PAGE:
[Review for Toon Zone News: October 13th 2003]
To mark the release of Batman: Mystery of the Batwoman Toon Zone is reviewing four animated movies that preceded the new film to DVD release, starting with the grand-daddy of them all, Batman: Mask of the Phantasm.
When settling down to review this film (batcup of coffee sitting faithfully at my side), I suddenly realised the profound difficulty in assessing this product. What can be said about Batman: Mask of the Phantasm that has not been said before? Following on from the success of Batman: The Animated Series, the film is easily the most acclaimed product of the animated franchise. The film sits like a gothic beast at the top of many complied TV surveys and film charts.
To put it simply, everyone likes it. Unless I decided to play the part of the unwelcome protagonist, I can personally understand why. So let's start off by pointing out the film has very few faults. I love this film and once again I’ll break that unwritten rule and tell you what I think about this film now rather than later—it’s fantastic. If you are looking for a damning review, you may as well stop here.
Originally conceived as merely a direct-to-video product Mask of the Phantasm was actually given a theatrical release in 1993. The story primarily recounts the origin of Batman—a subject that the animated series from which the film was spawned—had avoided. It also helped give the animated Batman a sense of identity away from the Tim Burton movies. Many Batman fans (with good reason) declare this Batman origin to be far superior to Burton's interpretation.
There is a new shadow in Gotham and it's killing off the cities crime bosses. This selective homicidal spree is mistakenly linked to the Batman. To make things worse Wayne's lost love Andrea Beaumont, has returned. And if things couldn't get much more complicated, there is always a certain psychopathic clown just waiting to throw a little anarchy into the mix. The film weaves past and present together as Bruce Wayne is forced to confront the demons and angels which have shaped his destiny.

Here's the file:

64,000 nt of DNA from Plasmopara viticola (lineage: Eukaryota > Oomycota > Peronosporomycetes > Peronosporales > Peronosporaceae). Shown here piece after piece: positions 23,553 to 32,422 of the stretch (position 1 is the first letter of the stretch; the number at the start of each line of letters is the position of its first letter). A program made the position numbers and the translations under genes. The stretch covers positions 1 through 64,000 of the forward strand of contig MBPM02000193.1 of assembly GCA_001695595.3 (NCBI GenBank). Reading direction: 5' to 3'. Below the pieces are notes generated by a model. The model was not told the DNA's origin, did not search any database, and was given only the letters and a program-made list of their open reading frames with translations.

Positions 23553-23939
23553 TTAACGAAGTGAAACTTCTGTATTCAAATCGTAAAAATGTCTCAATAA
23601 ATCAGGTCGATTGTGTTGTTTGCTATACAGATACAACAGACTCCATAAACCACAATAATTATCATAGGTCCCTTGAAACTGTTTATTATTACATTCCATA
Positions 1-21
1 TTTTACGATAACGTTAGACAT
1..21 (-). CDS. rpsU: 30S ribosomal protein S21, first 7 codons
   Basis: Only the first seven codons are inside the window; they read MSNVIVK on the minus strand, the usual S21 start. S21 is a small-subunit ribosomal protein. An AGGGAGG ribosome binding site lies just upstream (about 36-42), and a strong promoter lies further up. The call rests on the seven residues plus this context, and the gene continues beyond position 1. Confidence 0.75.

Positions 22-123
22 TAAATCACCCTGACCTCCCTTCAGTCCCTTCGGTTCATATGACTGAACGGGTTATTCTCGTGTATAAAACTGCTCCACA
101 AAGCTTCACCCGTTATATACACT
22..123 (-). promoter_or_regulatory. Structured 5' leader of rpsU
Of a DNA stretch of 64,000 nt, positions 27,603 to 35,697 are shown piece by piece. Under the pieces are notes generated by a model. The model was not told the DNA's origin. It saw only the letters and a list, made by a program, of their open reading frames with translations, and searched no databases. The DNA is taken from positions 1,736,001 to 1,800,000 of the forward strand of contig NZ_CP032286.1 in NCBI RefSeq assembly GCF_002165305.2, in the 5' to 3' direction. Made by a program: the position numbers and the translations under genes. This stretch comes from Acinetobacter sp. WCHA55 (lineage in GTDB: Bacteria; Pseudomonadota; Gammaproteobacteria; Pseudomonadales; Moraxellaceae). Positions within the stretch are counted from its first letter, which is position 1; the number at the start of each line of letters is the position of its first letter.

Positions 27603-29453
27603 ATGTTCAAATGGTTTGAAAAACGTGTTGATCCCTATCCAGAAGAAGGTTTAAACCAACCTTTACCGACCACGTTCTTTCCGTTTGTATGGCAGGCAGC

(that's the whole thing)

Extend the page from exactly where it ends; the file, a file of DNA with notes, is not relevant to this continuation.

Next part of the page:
From the start, the film showers the viewer with quality sound and visuals, beginning with a bats-eye flight through mighty Gotham City as an epic and a truly gothic version of the series’ musical theme is rendered with a full choir. I don’t think there is one Batman fan out there who could honestly say that the opening didn't draw them into the film.
The film has the opportunity to be a little grittier than the series. Death and tragedy are at the forefront—the film does not shy away from these concepts and retains a distinctly adult flavour. Unlike most cartoons, its interest remains firmly with the story and pacing rather than action and fight scenes. It doesn't rely on thrills to entice the viewer and there maybe less direct action scenes than the Burton movie. For an animated cartoon, whose intent is to appeal to a theatrical audience as well as a fan base, this film retains its integrity. Story first, action later.